Fact: They both drive shiny yellow boats, the GP-12 and the GP-15, and each has more race trophies than they know what to do with. So I combined their names to come up with the fictitious character Jerry Gregson. Pretty clever, huh?

Fact: Rainier is not a dormant volcano. It is an active one. Sure, it’s been lazy for the last five hundred years or so, but give it a little more time and it’ll prove how active it is. And past eruptions have flooded nearby valleys with hot lava and mudflows that surged into nearby lakes and Puget Sound, causing tidal waves.

Hence my fact-based saga of a race driver in a near-death experience with a tidal wave on Seattle’s hydroplane racecourse.

If you can’t bring yourself to believe it, then it might help if you got a copy of the book, just released last week as a paperback and in Kindle, Nook, iBook, and other versions. Click this LINK and it will take you to where you can grab a copy at the still-reduced price of $1 off. Hurry. Like the lull in Rainier’s record of eruptions, this offer won’t last much longer.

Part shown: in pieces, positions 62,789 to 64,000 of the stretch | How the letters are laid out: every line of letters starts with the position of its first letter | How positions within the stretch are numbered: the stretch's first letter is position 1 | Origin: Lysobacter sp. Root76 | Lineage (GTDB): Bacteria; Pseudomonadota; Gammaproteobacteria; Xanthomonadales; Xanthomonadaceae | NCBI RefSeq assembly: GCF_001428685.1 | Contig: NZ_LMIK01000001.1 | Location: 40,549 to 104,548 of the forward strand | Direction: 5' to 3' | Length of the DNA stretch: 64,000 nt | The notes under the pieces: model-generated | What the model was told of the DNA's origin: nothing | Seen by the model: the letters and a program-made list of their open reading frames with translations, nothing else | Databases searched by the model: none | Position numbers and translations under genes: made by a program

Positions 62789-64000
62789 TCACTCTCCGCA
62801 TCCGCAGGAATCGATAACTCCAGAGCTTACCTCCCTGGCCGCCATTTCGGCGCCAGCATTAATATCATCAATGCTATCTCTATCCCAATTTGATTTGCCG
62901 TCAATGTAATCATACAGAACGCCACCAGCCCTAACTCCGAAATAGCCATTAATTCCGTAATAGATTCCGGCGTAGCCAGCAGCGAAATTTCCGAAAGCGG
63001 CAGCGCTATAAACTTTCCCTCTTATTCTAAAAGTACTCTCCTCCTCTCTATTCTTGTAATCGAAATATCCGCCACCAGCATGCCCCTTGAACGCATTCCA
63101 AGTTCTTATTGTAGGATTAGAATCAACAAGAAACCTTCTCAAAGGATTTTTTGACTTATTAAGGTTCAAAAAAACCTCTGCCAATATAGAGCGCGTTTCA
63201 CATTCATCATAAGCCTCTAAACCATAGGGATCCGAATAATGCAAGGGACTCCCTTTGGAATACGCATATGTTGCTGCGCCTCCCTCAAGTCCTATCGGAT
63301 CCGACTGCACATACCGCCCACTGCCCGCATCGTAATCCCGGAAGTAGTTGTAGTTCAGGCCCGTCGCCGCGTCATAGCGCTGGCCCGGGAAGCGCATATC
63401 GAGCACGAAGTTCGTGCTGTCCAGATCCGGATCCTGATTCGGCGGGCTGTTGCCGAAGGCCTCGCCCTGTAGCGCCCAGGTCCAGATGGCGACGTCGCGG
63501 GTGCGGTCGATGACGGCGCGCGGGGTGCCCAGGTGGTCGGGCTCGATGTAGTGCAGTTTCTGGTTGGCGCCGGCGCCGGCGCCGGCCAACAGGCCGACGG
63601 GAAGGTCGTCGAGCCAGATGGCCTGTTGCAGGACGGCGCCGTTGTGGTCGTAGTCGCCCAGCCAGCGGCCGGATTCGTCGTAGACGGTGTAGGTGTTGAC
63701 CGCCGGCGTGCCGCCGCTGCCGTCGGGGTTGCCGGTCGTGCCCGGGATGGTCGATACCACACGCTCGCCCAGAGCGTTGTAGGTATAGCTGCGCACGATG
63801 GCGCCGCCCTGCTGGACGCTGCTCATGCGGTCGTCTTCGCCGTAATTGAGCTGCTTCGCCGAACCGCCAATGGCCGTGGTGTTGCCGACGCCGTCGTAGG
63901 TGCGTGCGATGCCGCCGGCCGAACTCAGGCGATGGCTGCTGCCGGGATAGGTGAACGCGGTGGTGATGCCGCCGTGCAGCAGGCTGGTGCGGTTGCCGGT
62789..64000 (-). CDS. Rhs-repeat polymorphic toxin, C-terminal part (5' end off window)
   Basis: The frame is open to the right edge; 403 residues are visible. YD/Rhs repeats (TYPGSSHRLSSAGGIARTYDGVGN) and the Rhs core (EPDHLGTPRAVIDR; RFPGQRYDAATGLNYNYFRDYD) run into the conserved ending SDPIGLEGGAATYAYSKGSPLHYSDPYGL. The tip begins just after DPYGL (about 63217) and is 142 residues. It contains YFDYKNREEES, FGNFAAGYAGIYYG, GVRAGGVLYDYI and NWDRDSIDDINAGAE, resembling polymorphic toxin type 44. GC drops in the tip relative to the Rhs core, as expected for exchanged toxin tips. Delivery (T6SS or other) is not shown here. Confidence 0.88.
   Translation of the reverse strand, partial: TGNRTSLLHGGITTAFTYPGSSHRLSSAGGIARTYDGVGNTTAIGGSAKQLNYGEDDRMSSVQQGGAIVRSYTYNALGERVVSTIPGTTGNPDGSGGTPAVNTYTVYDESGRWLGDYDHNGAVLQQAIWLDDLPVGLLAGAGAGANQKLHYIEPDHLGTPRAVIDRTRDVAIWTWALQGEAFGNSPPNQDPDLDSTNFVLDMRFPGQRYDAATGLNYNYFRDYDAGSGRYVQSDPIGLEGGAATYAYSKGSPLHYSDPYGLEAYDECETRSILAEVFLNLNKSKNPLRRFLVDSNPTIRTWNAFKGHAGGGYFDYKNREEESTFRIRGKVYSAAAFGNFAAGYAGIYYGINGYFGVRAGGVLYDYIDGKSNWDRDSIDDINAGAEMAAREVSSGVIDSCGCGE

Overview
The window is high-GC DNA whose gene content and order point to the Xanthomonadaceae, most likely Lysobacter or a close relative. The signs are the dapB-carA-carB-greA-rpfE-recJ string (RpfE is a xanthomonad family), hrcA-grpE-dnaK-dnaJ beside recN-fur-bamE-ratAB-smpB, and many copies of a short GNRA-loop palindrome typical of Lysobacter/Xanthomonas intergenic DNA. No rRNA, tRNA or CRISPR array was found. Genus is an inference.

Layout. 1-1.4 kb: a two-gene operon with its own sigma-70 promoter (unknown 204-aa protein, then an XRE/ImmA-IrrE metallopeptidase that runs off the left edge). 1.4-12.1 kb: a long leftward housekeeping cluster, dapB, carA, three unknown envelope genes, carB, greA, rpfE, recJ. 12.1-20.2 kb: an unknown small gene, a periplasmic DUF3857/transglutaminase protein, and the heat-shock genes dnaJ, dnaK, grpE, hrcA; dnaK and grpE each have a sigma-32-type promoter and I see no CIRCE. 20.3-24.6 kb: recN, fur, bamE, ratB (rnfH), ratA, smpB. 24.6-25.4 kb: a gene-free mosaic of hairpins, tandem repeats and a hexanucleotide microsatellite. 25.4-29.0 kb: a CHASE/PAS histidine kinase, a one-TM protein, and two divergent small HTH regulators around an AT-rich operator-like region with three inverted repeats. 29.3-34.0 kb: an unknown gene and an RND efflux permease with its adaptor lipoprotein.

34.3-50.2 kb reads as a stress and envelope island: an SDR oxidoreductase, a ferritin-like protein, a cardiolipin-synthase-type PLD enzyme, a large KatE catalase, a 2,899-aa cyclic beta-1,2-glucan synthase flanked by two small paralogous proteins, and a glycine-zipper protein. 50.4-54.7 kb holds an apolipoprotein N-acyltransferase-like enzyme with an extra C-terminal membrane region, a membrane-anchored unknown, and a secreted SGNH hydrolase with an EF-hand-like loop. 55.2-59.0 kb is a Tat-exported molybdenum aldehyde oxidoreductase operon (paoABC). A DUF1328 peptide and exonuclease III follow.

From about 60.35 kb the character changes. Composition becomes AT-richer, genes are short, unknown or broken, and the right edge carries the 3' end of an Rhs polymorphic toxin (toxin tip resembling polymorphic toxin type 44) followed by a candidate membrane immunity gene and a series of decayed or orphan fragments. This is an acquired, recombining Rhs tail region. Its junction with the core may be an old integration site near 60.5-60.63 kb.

My thanks go out to Chris Denslow, who took the picture of Jerry flying over the water in his race boat. The snapshot of the mountain is mine.

If you would like news of my next thriller release, to be announced later this year, join my newsletter mailing list at the link above.

Happy Reading!

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Rainier Erupted a week ago

AmazonEruptsAll righty! It’s been a week since the launch of Rainier Erupts!, my new thriller about a rather nasty day in the Seattle/Tacoma area.